- Burton-upon-Stather -
For centuries the Trentside village Burton-upon-Stather was a bustling port on a busy river.
Steamers and ferries went back and forth from Hull and in 1315 it was developed as a trading port for North Lincolnshire complete with a market and two fairs.
In the last century the waters were packed with boats, which faded out after the advent of railways, but in the mid 1930s the wharf sprang back into life when a petroleum company built storage tanks there.
The company moved on during the Second World War and the wharf was in danger of falling into dereliction until BOS Shipping took over what is today known as Kings Ferry Wharf.
In the 19th and 20th Centuries bricks and tiles were made in Burton, and ironstone was mined at Thealby.
Parts of the village have been designated conservation areas, meaning the character of Burton has been retained.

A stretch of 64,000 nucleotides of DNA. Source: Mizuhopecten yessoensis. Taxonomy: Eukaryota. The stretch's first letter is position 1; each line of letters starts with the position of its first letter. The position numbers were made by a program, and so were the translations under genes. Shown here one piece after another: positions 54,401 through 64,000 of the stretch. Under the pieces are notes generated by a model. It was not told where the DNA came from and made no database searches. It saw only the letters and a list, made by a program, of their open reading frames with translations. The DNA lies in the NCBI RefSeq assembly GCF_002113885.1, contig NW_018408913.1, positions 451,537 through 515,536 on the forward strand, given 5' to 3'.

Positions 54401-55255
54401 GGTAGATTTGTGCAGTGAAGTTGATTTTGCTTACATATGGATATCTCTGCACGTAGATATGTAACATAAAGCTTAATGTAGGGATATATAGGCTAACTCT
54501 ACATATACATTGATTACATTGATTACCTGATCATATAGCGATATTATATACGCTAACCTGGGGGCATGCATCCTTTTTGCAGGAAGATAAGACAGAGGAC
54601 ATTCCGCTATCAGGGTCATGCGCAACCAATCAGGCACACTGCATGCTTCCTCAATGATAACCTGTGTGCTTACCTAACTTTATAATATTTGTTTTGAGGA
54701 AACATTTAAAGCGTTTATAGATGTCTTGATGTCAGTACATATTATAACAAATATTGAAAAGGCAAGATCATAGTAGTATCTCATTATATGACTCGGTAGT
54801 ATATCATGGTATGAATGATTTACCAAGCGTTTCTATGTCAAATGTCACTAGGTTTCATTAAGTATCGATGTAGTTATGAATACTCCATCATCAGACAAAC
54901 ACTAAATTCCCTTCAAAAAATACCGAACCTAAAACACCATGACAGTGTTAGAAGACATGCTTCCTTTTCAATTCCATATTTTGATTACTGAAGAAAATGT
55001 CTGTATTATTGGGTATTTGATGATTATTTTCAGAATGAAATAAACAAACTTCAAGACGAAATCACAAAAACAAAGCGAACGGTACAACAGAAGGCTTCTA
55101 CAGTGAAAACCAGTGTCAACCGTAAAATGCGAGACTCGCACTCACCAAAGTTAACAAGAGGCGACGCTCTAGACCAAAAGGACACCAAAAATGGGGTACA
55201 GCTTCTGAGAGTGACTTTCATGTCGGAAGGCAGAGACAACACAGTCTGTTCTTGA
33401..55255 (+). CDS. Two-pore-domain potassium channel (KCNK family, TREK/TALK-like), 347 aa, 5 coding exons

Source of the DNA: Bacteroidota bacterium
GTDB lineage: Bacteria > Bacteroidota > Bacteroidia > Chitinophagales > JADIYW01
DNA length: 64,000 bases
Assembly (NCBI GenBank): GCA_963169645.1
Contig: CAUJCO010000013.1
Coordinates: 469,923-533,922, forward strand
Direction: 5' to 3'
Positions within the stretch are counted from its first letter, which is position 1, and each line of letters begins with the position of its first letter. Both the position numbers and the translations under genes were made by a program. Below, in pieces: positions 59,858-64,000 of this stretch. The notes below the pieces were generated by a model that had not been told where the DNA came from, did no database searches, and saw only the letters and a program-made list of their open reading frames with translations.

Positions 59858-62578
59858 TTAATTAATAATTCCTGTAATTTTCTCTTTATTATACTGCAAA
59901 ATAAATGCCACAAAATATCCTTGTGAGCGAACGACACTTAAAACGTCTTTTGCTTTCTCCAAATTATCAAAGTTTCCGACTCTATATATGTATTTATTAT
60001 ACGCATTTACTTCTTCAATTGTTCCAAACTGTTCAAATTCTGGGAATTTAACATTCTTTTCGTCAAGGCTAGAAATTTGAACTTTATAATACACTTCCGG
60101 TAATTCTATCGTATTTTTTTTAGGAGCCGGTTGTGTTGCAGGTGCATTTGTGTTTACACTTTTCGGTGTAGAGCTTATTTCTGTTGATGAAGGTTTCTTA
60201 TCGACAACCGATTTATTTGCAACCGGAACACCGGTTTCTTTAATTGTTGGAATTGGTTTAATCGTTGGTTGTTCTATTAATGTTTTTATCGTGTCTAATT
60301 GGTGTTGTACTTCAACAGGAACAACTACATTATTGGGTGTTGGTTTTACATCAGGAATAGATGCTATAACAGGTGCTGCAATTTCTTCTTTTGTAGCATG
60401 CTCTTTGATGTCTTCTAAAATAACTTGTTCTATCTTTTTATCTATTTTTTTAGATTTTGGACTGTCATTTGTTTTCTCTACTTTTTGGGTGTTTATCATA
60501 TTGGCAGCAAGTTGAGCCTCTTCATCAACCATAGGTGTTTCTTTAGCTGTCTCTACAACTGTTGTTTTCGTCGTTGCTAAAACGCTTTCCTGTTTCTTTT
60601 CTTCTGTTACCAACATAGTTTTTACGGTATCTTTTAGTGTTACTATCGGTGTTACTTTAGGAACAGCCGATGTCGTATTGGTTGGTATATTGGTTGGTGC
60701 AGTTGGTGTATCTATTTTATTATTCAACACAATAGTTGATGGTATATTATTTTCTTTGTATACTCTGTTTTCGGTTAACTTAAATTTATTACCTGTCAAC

The top two tourist spots are Burton Hills, regarded as one of the area's finest beauty spots, and St Andrew's Church.
And Normanby Hall Country Park, the historic home of the Sheffield family, is just one mile from Burton.
In 1987 the village pub The Sheffield Arms, once owned by the Sheffield family, celebrated its 300th anniversary.
It was sold by its former owners to Darley's of Thorne for £5,000 in 1930.
The pub stands at the head of High Street, which has a selection of shops.
Burton is also famed for its Dambusters connection. Sir Barnes Wallis, who invented the bouncing bomb, regularly stayed at The Ferry House Inn during the second World War to carry out top secret tests.
Burton is situated off the B1430.